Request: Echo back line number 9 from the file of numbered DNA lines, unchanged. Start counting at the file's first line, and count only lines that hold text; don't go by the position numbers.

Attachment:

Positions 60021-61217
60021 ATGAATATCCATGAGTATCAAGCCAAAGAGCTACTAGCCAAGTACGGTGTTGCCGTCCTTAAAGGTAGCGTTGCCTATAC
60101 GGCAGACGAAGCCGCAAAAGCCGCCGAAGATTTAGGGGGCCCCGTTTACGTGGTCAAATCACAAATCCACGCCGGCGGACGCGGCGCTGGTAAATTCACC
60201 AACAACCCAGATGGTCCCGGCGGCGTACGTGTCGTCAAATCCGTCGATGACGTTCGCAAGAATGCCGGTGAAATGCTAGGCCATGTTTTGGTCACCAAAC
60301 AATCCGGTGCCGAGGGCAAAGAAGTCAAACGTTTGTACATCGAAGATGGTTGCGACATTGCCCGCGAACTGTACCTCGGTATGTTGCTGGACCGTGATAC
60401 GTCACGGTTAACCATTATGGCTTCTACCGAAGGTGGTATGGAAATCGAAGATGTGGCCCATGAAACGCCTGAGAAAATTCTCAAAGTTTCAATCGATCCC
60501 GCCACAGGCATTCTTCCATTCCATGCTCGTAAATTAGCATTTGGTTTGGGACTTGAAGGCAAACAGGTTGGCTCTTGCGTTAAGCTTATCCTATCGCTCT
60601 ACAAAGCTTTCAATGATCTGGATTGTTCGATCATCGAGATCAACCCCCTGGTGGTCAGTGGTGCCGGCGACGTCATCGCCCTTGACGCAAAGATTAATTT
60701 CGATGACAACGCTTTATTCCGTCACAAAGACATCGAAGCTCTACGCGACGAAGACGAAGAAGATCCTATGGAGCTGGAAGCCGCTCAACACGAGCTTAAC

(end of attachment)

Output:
60701 CGATGACAACGCTTTATTCCGTCACAAAGACATCGAAGCTCTACGCGACGAAGACGAAGAAGATCCTATGGAGCTGGAAGCCGCTCAACACGAGCTTAAC